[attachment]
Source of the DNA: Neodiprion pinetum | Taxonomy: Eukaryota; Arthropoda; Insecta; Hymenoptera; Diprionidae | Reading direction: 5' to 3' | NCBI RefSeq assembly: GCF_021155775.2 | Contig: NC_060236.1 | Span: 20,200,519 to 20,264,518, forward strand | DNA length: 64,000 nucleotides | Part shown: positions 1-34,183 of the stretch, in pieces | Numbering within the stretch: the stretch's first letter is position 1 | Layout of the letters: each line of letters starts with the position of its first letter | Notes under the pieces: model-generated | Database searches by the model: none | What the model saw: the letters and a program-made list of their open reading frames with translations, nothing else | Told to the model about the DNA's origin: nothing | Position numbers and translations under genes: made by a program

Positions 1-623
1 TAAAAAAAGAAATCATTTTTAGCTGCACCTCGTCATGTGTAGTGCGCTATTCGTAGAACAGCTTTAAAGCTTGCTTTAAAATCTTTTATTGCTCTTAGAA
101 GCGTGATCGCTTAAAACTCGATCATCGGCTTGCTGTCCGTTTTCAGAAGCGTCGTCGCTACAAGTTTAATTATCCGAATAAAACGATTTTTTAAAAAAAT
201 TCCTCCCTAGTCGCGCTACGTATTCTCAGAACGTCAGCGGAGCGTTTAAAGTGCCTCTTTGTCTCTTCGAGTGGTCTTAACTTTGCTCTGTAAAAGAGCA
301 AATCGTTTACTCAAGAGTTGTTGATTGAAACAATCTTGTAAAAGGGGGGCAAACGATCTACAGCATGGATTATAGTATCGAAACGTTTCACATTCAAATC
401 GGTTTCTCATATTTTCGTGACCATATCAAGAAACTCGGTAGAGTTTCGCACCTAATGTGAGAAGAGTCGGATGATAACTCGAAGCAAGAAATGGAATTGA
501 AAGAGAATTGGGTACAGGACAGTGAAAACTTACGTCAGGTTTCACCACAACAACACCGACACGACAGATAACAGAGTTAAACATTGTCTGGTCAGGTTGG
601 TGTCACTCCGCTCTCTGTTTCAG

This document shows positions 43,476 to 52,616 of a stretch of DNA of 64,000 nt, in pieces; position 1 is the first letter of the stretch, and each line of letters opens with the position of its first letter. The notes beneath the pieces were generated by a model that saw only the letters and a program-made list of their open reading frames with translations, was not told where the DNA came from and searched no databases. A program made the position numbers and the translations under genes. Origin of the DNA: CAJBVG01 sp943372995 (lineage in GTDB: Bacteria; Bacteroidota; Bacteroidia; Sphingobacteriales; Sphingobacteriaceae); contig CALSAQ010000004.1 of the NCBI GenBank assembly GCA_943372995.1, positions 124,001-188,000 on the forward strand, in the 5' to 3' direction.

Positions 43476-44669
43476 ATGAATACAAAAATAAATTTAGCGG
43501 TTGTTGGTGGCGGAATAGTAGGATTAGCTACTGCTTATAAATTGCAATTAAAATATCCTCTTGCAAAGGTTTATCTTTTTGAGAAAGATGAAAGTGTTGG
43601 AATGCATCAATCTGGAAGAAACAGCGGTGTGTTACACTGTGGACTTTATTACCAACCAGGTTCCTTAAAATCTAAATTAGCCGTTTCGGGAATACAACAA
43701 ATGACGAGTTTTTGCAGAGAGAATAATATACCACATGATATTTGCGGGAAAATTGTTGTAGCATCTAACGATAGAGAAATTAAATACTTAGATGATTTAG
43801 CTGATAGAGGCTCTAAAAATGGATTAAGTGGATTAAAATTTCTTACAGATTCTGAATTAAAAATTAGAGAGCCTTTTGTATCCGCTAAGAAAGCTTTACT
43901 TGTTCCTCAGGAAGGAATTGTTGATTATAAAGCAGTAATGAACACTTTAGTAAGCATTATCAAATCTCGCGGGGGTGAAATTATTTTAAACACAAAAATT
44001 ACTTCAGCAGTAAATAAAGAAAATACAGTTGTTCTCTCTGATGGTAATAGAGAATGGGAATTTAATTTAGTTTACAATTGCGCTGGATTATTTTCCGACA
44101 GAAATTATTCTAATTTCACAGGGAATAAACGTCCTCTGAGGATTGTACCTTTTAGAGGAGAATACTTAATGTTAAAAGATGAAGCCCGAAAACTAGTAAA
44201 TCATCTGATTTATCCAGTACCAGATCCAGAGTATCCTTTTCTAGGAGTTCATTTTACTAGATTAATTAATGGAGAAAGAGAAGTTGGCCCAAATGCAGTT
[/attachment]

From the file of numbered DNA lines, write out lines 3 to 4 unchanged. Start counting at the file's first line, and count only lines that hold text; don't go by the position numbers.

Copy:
1 TAAAAAAAGAAATCATTTTTAGCTGCACCTCGTCATGTGTAGTGCGCTATTCGTAGAACAGCTTTAAAGCTTGCTTTAAAATCTTTTATTGCTCTTAGAA
101 GCGTGATCGCTTAAAACTCGATCATCGGCTTGCTGTCCGTTTTCAGAAGCGTCGTCGCTACAAGTTTAATTATCCGAATAAAACGATTTTTTAAAAAAAT